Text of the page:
Examples of reasonable accommodations include making existing facilities accessible; job restructuring; part-time or modified work schedules; acquiring or modifying equipment; changing tests, training materials, or policies; providing qualified readers or interpreters; and reassignment to a vacant position.
Situations may arise in a workers’ compensation claim where ADA analysis should be considered. For example, if an employee has a permanent physical restriction, an employer may be in a position that requires it to make an effort to offer reasonable accommodation to an injured or disabled employee. Prior to enactment of the ADA, if an employee received a permanent 50 pound lifting restriction, as a result of a work-related injury, the employer could have legitimately terminated that employee if they were unable to do the job. However, since the enactment of the ADA, the employer may now be required to offer that employee reasonable accommodations and retain that individual as an employee. As that employee continues to work, however, the company faces a continuing obligation/exposure if that employee should sustain another work place injury aggravating or accelerating that pre-existing condition. It must be stressed; however, this analysis is subject the employer’s policies and procedures and is based upon the individual circumstances.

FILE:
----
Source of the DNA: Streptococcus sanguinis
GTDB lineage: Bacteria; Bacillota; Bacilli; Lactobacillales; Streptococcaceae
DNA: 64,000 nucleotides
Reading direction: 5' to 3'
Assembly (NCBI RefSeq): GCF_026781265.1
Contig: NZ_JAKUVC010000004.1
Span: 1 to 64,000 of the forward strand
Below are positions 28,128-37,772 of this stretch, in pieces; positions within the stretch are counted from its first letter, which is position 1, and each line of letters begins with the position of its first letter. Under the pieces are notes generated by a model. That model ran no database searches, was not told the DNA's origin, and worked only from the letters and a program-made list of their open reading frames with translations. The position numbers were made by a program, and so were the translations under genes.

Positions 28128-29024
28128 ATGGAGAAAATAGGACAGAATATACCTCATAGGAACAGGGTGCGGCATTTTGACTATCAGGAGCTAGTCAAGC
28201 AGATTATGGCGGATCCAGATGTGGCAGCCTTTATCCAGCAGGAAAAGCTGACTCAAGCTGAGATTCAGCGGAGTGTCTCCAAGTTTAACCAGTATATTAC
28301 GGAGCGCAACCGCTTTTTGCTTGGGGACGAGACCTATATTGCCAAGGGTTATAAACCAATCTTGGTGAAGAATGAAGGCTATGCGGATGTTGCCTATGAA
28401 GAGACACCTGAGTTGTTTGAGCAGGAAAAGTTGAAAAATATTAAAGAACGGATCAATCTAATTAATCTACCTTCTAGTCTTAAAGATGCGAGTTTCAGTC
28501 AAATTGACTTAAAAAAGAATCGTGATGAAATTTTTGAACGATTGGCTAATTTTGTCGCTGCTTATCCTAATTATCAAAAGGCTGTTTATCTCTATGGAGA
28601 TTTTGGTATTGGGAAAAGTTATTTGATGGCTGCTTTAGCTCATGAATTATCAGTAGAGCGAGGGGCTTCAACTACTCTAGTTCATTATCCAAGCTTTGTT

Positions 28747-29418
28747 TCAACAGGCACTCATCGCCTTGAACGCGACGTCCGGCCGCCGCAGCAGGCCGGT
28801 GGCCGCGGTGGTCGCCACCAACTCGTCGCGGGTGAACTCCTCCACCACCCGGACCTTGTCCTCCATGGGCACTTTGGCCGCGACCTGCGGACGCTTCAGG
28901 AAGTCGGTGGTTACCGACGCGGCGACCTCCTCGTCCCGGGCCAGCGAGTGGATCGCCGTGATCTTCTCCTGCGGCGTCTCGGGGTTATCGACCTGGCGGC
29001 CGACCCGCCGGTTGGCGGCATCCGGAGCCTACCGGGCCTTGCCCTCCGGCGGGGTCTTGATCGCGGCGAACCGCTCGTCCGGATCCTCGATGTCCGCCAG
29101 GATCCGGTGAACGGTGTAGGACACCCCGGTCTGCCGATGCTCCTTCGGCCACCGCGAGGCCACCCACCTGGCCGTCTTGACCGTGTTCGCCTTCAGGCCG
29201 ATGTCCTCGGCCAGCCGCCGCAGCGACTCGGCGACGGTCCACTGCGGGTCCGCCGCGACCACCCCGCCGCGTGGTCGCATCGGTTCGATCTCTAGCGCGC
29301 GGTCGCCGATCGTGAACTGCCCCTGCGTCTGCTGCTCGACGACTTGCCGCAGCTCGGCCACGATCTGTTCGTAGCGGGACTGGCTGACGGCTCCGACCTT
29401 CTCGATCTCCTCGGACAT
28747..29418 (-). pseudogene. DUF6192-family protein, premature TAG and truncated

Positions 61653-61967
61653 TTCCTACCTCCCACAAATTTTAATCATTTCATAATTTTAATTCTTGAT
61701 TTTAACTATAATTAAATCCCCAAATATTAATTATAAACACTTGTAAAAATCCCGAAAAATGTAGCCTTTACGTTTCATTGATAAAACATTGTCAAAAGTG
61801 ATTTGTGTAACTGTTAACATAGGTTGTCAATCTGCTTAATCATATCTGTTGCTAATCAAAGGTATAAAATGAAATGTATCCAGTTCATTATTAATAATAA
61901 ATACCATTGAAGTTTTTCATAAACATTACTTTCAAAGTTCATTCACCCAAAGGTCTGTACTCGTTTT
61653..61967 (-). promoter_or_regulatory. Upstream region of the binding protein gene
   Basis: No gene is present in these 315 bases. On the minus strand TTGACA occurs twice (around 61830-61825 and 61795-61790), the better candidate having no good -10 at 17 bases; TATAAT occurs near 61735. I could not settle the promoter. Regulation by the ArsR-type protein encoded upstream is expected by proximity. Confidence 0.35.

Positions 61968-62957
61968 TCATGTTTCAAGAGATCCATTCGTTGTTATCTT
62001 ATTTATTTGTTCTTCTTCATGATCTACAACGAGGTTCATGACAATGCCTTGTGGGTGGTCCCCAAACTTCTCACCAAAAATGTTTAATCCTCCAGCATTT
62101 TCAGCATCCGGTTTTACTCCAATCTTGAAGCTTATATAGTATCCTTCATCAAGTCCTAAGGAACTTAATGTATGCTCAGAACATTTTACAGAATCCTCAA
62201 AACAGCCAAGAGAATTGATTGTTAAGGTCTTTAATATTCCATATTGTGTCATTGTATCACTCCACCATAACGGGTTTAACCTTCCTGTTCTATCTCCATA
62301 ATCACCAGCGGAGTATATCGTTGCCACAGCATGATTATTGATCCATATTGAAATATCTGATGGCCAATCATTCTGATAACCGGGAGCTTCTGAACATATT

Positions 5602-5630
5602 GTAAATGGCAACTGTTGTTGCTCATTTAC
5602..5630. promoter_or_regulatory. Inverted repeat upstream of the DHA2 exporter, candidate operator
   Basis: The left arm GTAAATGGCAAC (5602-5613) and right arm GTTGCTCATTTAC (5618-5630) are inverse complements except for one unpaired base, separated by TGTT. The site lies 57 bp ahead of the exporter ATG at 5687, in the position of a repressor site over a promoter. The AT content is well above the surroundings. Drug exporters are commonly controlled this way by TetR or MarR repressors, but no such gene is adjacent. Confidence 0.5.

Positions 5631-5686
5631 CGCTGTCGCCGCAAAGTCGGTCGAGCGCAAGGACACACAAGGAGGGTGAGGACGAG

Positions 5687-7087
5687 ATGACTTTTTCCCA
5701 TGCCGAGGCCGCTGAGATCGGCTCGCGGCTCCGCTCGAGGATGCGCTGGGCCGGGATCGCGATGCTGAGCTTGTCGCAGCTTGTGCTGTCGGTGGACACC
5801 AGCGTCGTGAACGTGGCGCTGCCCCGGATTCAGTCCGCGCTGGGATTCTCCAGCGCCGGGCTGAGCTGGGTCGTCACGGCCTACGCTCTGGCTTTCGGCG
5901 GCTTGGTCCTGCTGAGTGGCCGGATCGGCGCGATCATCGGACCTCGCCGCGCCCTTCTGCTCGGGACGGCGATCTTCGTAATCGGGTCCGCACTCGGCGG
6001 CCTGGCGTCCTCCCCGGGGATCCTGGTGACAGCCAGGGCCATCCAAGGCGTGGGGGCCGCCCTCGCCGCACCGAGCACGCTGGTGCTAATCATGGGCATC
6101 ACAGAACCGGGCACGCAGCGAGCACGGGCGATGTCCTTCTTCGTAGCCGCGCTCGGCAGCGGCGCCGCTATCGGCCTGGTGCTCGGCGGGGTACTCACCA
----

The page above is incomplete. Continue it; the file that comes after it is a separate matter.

An employer need not create a light-duty position for a non-occupationally injured employee with a disability as a reasonable accommodation. The principle that the ADA does not require employers to create positions as a form of reasonable accommodation, applies equally to the creation of light-duty positions. However, an employer must provide other forms of reasonable accommodation required under the ADA. For example, subject to undue hardship, an employer must: (1) restructure a position by redistributing marginal functions that an individual cannot perform because of a disability, (2) provide modified scheduling (including part time work), or (3) reassign a non-occupationally injured employee with a disability to an equivalent existing vacancy for which he/she is qualified. Accordingly, an employer may not avoid its obligation to accommodate an individual with a disability simply by asserting that the disability did not derive from an occupational injury.